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5 Beers That Aren't Craft, But Should Be

PORTLAND, Ore. (TheStreet) -- When we talk about "craft beer" from this point on, realize that we're talking about more than 2,500 distinct U.S. breweries. They'll all have beermaking in common, but that's about it.

According to the Brewers Association craft beer industry group, the number of breweries in the U.S. was up to 2,722 by the end of last year. That's more than the 2,685 breweries that appeared on the Register of United States Breweries in 1876, but still shy of the 3,286 that existed in 1870. The Brewers Association notes that there were another 1,744 breweries in the planing stages at the end of December, though.

So who gets to decide which are "craft" and which aren't? Not Anheuser-Busch InBev and the SABMiller/MolsonCoors joint venture, whose products still account for more than 75% of all U.S. beer sales. Not Heineken and Diageo with their imported suds. No, that responsibility lies with the Brewers Association and its voting members alone.

The Boulder, Colo.-based industry trade group brings together breweries, home brewers and local brewers guilds for cool parties such as the Great American Beer Festival and keeps track of growth within the industry. It also includes several of the aforementioned big brewers on its member rolls. That's understandable, as the greater beer industry has to protect its market share from wine and spirits. According to the Demeter Group, beer's market share shrank from 55% of the overall U.S. alcohol market in 2000 to 49% in 2011.

It also engages in a vigorous defense of the term "craft" that's become increasingly necessary as A-B InBev and MillerCoors combat slumping light lager sales with their own craft-inspired Blue Moon, Leinenkugel's and Goose Island brands. With competing pieces of legislation threatening to redefine "craft beer" by production volume for the sake of cutting taxes on brewers, the Brewers Association is drawing what it considers necessary battle lines.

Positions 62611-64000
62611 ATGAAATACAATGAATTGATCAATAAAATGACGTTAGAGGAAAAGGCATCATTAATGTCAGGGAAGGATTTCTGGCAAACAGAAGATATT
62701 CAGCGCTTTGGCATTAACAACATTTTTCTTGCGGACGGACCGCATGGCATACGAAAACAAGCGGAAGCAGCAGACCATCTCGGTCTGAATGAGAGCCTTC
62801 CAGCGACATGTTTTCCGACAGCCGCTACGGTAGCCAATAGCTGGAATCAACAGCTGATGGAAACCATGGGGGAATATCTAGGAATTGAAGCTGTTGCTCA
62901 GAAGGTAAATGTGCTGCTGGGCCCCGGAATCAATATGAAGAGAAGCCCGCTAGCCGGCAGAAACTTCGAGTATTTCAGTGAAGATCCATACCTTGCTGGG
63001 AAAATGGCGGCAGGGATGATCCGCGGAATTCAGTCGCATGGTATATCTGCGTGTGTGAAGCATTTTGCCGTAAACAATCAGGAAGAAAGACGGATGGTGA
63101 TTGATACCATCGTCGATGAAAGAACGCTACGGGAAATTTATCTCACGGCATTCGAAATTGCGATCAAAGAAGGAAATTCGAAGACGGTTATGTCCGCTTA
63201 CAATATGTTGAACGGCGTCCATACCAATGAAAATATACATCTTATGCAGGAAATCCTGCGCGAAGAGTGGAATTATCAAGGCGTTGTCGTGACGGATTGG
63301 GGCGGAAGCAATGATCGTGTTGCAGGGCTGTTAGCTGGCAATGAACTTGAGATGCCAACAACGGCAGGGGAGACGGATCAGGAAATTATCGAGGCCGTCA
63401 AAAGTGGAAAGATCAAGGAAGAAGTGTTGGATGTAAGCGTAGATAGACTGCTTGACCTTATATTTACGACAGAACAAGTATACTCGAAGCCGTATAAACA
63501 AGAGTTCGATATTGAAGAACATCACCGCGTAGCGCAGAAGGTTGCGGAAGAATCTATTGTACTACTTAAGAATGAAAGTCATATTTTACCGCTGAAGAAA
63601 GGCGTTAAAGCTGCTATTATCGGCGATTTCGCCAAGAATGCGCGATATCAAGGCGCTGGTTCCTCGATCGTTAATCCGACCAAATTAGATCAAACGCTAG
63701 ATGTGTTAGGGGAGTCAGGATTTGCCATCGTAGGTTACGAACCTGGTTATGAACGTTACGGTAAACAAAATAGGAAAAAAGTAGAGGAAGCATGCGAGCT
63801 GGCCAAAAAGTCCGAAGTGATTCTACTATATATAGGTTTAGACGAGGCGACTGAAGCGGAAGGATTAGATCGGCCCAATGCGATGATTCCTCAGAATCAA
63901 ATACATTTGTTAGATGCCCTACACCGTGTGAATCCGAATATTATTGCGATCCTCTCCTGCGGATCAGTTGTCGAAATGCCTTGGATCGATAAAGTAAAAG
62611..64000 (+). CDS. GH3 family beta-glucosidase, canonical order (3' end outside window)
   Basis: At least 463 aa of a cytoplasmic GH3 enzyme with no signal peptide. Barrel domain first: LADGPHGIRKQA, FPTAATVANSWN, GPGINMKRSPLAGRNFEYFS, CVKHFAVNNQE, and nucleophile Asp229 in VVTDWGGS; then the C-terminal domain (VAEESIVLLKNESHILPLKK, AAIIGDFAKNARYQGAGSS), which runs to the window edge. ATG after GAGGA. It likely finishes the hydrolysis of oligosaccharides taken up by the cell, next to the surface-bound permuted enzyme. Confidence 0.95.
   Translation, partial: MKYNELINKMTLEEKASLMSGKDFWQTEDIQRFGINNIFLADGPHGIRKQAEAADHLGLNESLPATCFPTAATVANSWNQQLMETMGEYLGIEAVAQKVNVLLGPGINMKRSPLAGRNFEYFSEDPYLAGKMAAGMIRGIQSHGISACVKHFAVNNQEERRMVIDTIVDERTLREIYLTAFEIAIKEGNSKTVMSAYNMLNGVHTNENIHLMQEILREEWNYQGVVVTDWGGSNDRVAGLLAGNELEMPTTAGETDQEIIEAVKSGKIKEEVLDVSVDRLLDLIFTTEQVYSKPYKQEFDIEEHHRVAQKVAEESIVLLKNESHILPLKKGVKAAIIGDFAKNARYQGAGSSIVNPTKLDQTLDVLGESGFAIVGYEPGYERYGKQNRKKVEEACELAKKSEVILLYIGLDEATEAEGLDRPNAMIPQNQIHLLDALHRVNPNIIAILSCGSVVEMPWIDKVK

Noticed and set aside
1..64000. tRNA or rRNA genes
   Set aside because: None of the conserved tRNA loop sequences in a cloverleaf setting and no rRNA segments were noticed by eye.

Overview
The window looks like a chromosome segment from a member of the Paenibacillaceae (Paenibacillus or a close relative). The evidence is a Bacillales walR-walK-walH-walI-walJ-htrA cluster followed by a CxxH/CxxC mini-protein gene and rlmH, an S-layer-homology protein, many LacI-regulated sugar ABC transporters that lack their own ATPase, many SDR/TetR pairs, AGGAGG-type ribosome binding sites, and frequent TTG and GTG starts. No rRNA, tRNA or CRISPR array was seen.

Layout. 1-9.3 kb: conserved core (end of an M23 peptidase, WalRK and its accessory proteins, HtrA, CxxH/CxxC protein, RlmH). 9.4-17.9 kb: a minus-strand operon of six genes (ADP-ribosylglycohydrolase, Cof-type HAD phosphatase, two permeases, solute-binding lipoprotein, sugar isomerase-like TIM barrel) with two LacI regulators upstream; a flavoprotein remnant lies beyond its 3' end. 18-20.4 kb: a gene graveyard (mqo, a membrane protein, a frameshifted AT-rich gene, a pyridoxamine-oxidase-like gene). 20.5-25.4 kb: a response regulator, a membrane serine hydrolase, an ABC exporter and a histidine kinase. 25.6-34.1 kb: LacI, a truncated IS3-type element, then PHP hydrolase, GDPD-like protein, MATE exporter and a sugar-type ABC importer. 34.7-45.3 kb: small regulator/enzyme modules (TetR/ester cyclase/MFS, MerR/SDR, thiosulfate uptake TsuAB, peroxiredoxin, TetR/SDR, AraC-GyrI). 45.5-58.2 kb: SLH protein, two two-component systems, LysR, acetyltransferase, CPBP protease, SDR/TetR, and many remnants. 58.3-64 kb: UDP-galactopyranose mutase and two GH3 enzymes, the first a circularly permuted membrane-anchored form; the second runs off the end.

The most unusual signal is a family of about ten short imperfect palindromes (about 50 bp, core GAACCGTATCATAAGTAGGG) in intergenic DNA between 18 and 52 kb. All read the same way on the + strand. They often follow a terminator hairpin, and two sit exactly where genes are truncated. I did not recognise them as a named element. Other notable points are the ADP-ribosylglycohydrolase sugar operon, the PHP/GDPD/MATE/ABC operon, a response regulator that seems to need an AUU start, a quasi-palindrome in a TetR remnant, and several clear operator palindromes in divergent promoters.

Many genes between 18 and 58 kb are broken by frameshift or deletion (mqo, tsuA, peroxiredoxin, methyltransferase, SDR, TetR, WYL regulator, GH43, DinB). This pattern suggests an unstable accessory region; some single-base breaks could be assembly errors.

To ensure craft beer's survival, the Brewers' Association has produced a tightly worded definition of "craft brewer" to serve as its unwavering guideline. It also offered up its controversial Craft vs. Crafty statement on the topic in 2012 and produced a list of "non-craft beers" as a guide for consumers.

All of this has come at a price. For one, the Brewers Association's definition of "craft brewer" has been inconsistent. A revision in 2011 changed its limit for "small" brewers from 2 million barrels to 6 million, with the clear beneficiary of this change being Samuel Adams producer Boston Beer. That group turned out nearly 3 million barrels of beer alone last year, while every other brewer that BA considers "craft" produced 1 million or fewer. Boston Beer's business is bolstered by its Twisted Tea malt beverages and Angry Orchard cider. Its Alchemy & Science division in Vermont not only produces a Leinenkugel's-style shandy, but bought out both Angel City Brewing and Coney Island Craft Lagers in recent years. Founder Jim Koch, meanwhile, defended BA's definition of craft beer at a spring conference only to turn around and defend his business practices from the criticism of fellow craft brewers.

Meanwhile, BA's current craft brewer definition and Craft vs. Crafty list excludes a number of independent, pre-prohibition brewers and craft pioneers from the initial microbrew boom of the 1980s. It's a position that's becoming increasingly tough to defend, especially with "craft" brewers including Brewery Ommegang in Cooperstown, N.Y., and Boulevard Brewing in Kansas City, Mo., now owned by Belgium-based Duvel Moortgat.

With those monitoring craft beer's growth taking a different view of the industry than the Brewers Association and craft beer's biggest rivals using those disparities to their benefit, it may be time for the Brewers' Association and craft beer in general to close ranks and do what they've refused to: Open up the big tent and let a few more allies in. While it may dilute craft beer's ideological purity a bit, bringing the following five brewers into the fold would bolster numbers, send petty squabbles and form a united front. It would also draw a finer line between craft beer's "us" and big beer's "them" than the gerrymandered squiggle that currently exists. It may not be perfect -- as Goose Island, Leinenkugel's and Blue Moon fans will point out -- but it beats turning away allies and amazing brewers on technicalities:

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